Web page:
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Cooper, P.C. (1999). On Hallucination, Intuition, and the Becoming of “O.” By Eric Rhode. Binghamton, NY: Esf Publishers, 1998, 230 pages.. Psychoanal. Rev., 86(6):965-967.
    

(1999). Psychoanalytic Review, 86(6):965-967

Book Reviews

On Hallucination, Intuition, and the Becoming of “O.” By Eric Rhode. Binghamton, NY: Esf Publishers, 1998, 230 pages.

Review by:
Paul C. Cooper, M.S., NCPsyA

What happens when what mediates the creative space for psychoanalytic truth to evolve becomes destroyed? From this central question Eric Rhode develops a compelling case for the inclusion of the mystical model in psychoanalysis. The multifaceted subtleties of Rhode's argument find support through a dramatic and vivid interweaving of French structuralism as explicated in Claude Lévi-Strauss's anthropological studies and in Wilfred Bion's post-Kleinian thinking. Both question the Kantian lexical roots of scientific method and its influence through the vehicle of atomistic positivism on early psychoanalysis. Rhode writes that “in their separate ways, Bion and Lévi-Strauss are concerned to qualify the view of truth that assumes that every event can be ‘read’ in the way that texts can be read” (p. 78). Bion criticizes the Kantian imagination by transforming the Kleinian notion of a progressive linearity from the paranoid-schizoid position to the depressive position into a mystical understanding of reciprocal oscillating dynamics. Reciprocity alters the understanding of the role of hallucination in psychic growth. Bion thus becomes attuned to the creative aspects of hallucination. Hallucination functions as a closed delusional system and as a factor in intuition. This evolution of Kleinian thought aligns Bion with Lévi-Strauss's structuralism. Reciprocal relations, according to Lévi-Strauss, are essential for the survival and growth of cultural forms. In the culture of the consulting room, transference functions to bridge the reciprocity between “inner” and “outer,” medical and mystical. Certain transferences, Rhode argues, “[require] the religious vertex1 to make sense of it” (p. 32). Operating reciprocally, the medical and mystical models function to create the tensions necessary for psychoanalytic meanings to evolve. The phenomena of two vertices, according to Rhode, create “imaginative space out of which the thinking of psychoanalysis arises” (p. 18).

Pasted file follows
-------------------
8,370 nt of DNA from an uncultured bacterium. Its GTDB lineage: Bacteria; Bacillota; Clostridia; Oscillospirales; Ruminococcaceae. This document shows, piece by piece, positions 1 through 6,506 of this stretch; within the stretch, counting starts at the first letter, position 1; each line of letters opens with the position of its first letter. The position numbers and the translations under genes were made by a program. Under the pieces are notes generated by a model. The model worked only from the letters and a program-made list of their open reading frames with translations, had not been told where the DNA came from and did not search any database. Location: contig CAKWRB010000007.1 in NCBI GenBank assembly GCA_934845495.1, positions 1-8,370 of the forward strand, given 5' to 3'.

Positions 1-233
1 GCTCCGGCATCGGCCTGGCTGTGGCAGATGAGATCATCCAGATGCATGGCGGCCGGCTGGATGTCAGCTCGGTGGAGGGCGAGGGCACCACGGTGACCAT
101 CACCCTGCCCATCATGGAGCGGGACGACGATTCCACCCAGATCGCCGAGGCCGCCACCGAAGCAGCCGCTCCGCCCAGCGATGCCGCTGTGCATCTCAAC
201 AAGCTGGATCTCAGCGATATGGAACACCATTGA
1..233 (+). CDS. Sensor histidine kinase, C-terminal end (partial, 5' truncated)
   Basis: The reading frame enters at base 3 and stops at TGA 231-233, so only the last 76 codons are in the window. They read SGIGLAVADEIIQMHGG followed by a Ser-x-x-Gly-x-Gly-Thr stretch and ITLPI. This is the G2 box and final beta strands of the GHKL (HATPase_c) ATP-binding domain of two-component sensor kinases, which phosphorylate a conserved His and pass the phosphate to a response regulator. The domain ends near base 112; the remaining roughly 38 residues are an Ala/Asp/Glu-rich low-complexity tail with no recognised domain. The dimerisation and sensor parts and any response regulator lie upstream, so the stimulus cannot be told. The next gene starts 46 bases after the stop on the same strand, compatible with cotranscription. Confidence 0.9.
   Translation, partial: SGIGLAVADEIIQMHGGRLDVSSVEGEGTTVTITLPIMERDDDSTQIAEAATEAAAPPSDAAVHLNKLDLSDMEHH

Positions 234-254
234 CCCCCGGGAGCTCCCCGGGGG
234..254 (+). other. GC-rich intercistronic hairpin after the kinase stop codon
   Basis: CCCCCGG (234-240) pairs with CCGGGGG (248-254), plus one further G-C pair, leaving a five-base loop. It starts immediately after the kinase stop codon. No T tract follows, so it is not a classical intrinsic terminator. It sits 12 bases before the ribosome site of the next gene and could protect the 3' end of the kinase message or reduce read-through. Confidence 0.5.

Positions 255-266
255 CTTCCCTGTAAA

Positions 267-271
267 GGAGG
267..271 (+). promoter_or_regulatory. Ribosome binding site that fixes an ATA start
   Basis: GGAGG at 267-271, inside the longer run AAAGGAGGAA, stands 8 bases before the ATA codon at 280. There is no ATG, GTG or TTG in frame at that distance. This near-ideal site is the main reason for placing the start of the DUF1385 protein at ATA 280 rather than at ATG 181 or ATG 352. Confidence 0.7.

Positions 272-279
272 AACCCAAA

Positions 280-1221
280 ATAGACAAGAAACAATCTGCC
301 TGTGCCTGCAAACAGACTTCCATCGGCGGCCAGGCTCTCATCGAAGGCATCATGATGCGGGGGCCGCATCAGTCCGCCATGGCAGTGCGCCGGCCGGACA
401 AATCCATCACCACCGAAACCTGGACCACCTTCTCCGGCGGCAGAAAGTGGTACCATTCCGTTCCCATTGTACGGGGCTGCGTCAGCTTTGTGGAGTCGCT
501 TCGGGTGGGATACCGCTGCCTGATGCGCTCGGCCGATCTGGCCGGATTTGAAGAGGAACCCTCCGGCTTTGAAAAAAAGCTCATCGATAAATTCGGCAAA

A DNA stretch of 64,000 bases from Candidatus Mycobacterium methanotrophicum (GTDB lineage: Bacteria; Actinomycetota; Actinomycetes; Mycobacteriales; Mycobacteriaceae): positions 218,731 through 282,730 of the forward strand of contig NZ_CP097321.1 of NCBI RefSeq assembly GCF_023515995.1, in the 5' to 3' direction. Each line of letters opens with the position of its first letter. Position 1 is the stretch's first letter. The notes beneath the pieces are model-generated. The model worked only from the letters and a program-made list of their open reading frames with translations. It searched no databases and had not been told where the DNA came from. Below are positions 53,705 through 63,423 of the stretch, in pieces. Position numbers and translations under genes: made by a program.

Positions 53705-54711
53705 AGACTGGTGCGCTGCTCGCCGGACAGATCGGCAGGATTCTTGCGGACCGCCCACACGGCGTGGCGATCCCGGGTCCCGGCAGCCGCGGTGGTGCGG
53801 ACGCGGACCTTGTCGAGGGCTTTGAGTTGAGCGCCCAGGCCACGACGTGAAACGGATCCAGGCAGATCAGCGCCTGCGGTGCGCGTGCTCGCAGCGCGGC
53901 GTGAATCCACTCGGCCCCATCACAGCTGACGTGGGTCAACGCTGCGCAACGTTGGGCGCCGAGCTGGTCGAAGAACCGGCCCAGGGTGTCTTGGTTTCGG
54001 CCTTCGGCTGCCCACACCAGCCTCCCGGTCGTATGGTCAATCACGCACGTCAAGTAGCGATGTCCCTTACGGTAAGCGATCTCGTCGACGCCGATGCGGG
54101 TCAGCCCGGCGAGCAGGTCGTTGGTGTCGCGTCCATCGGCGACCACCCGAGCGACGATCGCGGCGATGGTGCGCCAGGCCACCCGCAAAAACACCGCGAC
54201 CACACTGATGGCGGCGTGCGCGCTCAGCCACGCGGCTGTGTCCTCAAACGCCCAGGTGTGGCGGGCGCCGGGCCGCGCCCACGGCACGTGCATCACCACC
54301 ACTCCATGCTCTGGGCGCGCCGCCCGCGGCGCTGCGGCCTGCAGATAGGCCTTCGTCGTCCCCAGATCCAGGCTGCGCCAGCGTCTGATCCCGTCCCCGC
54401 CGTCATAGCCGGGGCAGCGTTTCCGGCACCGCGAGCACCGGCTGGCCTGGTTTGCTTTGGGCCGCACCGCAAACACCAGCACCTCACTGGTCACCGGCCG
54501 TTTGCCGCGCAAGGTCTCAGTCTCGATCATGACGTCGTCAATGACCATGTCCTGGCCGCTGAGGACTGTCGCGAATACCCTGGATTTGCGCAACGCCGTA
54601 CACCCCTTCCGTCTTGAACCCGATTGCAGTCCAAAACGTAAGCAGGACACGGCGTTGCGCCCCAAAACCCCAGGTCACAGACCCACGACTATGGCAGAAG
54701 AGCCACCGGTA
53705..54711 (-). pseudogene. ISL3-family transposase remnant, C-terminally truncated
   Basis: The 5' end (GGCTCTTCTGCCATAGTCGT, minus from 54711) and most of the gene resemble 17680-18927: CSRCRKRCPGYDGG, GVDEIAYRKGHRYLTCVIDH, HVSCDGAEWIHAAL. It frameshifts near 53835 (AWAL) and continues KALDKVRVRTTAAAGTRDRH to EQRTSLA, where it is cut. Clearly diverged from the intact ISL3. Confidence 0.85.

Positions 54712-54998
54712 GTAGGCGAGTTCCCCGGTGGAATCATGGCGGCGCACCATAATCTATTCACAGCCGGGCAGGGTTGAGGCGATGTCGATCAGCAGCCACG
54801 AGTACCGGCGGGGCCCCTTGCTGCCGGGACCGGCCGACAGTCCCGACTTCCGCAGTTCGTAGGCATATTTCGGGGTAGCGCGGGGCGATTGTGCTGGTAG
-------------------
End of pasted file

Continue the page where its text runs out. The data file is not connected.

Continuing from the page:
Following Bion's lead, Rhode asserts that psychoanalytic insight derives from the intuition of “O,” Bion's symbol for ineffable truth or reality and relies on the infinite, which requires a mystical vertex.

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